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Quintilone & Associates focuses in Class Actions, Employment Law, Personal Injury, Trade Secrets Litigation, and Business Litigation in Orange County, CA area.

The NLRB Holds that Class Action Waivers Violate NLRA

The NLRB Holds that Class Action Waivers Violate NLRA

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A big decision just hit the airwaves in the employment law world. The National Labor Relations Board (“NLRB”) recently announced its decision in D.R. Horton, Inc. In the case the NLRB considered whether an employer violates the NLRA when it requires employees to sign an agreement that precludes them from filing a class action addressing their wages, hours, or other working conditions against the employer. The Board found that such an agreement violates section 7 of the NLRA, which gives employees the right to engage in concerted activities for mutual aid or protection.

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In 2006, D. R. Horton Inc., a nationwide home builder, began requiring each of its employees to execute an arbitration agreement. The employees understood this agreement to be a condition of employment; meaning they would be terminated if they didn’t sign it. The agreement provided that all disputes relating to employment will be determined by arbitration. What is arbitration? Arbitration is a different form of dispute resolution as compared to filing a lawsuit in court. It’s a private form of adjudication where the parties pay from the judge. Arbitration also has fewer legal hoops for the lawyers to jump through when preparing and presenting a case. D. R. Horton’s arbitration agreement stated that the arbitrator may hear only employee’s individual claims, not class actions. It also provided that employees waived the right to file a typical lawsuit or other civil proceeding relating to their employment.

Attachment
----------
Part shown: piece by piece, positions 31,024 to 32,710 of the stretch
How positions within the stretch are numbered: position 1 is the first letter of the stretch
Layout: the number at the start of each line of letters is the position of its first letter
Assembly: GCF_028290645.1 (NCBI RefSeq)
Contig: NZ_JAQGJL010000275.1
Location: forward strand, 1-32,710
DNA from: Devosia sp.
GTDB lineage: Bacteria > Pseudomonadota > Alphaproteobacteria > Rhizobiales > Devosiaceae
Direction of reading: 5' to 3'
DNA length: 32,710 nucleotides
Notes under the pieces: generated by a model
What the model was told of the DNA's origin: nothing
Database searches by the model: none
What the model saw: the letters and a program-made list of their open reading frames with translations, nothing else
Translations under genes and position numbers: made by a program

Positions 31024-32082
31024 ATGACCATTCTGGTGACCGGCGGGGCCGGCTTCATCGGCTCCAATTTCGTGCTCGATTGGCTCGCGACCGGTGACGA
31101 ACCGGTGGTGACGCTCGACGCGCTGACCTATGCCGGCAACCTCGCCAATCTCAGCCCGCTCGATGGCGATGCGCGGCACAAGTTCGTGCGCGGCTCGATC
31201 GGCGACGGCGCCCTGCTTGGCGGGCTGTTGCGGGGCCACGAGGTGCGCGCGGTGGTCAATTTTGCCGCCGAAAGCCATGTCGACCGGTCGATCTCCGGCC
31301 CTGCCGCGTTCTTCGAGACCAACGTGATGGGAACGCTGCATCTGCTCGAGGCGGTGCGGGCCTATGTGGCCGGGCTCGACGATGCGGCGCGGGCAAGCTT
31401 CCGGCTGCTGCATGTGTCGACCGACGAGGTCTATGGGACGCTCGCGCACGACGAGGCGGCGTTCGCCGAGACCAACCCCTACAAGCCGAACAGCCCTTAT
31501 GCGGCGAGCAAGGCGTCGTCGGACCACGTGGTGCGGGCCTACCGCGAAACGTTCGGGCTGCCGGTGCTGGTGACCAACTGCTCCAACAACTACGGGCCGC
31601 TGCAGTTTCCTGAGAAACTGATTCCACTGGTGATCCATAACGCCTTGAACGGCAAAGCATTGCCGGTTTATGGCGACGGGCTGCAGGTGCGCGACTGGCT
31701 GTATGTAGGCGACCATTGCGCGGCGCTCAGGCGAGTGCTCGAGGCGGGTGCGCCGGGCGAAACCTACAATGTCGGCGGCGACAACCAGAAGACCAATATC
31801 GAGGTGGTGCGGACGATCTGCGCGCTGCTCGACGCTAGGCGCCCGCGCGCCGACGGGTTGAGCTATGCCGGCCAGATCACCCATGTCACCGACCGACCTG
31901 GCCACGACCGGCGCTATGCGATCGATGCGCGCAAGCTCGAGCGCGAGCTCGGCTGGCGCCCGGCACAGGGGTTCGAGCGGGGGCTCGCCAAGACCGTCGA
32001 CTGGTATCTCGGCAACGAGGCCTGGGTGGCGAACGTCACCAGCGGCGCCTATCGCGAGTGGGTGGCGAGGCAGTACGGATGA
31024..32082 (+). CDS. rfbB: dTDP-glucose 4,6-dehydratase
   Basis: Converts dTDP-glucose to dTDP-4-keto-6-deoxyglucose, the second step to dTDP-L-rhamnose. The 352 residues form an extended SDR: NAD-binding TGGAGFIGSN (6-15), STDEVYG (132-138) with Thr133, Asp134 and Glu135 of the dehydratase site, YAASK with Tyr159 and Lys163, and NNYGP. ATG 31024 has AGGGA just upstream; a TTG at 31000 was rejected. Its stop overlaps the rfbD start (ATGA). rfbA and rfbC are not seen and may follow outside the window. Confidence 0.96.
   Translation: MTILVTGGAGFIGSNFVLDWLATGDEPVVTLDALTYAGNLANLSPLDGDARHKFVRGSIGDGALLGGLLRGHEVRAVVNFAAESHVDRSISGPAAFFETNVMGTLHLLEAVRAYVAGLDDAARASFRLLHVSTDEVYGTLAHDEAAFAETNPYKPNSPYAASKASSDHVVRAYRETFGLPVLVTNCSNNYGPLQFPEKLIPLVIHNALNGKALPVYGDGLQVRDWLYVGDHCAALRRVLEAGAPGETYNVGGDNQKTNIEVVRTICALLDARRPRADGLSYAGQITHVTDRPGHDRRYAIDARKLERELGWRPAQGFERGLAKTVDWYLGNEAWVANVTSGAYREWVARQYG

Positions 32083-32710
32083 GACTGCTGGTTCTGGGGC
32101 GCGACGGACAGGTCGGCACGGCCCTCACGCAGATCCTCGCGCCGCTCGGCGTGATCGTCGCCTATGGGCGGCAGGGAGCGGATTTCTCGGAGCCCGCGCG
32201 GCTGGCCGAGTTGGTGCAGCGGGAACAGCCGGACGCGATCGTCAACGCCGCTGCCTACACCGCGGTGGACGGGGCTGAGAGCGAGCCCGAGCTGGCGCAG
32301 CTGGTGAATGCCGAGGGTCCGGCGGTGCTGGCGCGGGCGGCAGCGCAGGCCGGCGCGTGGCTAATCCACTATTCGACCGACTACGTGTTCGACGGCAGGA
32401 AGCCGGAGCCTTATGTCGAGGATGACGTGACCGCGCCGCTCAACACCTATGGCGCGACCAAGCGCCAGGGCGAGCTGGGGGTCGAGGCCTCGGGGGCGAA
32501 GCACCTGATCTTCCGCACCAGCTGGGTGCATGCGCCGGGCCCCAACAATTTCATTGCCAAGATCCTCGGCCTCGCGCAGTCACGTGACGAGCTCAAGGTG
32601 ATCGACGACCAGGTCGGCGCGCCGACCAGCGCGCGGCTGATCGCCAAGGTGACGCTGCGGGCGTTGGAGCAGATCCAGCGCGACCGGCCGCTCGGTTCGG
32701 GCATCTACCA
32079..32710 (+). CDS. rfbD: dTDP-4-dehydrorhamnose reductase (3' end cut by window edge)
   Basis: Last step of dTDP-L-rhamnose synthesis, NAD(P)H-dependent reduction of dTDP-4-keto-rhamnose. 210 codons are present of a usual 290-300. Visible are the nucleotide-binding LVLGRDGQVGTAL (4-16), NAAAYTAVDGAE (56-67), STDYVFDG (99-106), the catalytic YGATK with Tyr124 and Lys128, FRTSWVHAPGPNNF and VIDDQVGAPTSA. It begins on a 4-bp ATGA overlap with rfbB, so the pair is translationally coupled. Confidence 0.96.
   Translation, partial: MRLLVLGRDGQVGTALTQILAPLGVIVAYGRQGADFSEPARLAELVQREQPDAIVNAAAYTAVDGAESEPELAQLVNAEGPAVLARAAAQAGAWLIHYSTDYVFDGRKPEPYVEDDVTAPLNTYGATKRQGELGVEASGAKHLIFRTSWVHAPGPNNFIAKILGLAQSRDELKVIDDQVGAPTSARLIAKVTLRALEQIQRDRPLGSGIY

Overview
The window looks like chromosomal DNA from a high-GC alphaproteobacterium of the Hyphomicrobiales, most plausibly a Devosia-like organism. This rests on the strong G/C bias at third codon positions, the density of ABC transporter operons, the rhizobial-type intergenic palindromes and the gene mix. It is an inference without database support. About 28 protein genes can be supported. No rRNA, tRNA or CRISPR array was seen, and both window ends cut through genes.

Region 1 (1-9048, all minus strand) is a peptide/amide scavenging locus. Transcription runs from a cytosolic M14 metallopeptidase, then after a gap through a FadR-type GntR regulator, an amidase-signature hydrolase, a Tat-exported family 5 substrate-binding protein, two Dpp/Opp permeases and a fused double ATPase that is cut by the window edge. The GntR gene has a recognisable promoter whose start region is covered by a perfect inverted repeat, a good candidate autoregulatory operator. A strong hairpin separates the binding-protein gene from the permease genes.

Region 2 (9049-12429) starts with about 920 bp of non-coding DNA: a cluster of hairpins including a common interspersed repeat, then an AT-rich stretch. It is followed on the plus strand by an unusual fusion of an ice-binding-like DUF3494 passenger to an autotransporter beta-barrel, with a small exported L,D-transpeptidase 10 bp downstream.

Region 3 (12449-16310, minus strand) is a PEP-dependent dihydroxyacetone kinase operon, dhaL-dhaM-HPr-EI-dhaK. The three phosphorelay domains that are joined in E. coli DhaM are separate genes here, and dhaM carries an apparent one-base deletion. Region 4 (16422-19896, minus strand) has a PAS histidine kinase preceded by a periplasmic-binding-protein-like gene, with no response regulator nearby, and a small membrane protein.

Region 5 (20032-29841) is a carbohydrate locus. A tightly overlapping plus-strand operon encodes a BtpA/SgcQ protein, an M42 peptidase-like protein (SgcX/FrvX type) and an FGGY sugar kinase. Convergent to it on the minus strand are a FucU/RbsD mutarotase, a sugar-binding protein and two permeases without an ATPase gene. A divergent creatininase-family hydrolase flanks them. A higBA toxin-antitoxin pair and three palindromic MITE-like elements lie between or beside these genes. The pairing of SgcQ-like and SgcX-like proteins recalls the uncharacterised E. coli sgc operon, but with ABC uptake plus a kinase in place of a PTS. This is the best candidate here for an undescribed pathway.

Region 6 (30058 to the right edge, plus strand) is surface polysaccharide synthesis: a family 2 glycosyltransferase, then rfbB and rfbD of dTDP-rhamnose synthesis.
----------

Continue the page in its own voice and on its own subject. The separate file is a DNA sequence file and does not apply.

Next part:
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Michael Cuda was a superintendent for D. R. Horton and brought a nationwide class action in court asserting that D. R. Horton misclassified its superintendents as exempt from the protections of the Fair Labor Standards Act (FLSA). This means that Cuda believe he should be paid on an hourly basis, not on salary. That way he could earn overtime. The employer replied that Cuda failed to give an effective notice of intent to arbitrate, stressing that the agreement bars arbitration of collective claims.

 

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Cuda’s attorneys responded by filing an unfair labor practice charge, alleging that the employer violated Section 8(a)(1) of the NLRA by maintaining an agreement that the arbitrator may hear only individual claims.

 

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The Board saw through the employers’ argument and held the arbitration agreement violates the NLRA because it requires employees, as a condition of their employment, to refrain from bringing collective or class claims in any forum. They cannot proceed in court, because the arbitration agreement waives their right to a judicial forum; and they cannot proceed in arbitration, because the arbitration agreement prohibits the arbitrator from awarding collective relief.The Board and the courts have long held that the NLRA protects the right of employees to bring legal action addressing their wages, hours, and working conditions. This includes the right to bring employment-related claims on a classwide or collective basis.

 

“Rather,” the Board stated, “we hold only that employers may not compel employees to waive their NLRA right to collectively pursue litigation of employment claims in all forums, arbitral and judicial. So long as the employer leaves open a judicial forum for class and collective claims, employees’ NLRA rights are preserved without requiring the availability of classwide arbitration.  Employers remain free to insist that arbitral proceedings be conducted on an individual basis.”

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What does this mean for the average worker? If your employer made you sign one of these agreements, do not worry, it may not be enforceable. You shoudl be able to bring a class action in court.  For employers, you may want to have these reviewed before using them. Any questions please contact Richard E. Quintilone II, Esq. at req@quintlaw.com

Quintilone & Associates focuses in Class Actions, Employment Law, Personal Injury, and Business Litigation in Orange County, CA area.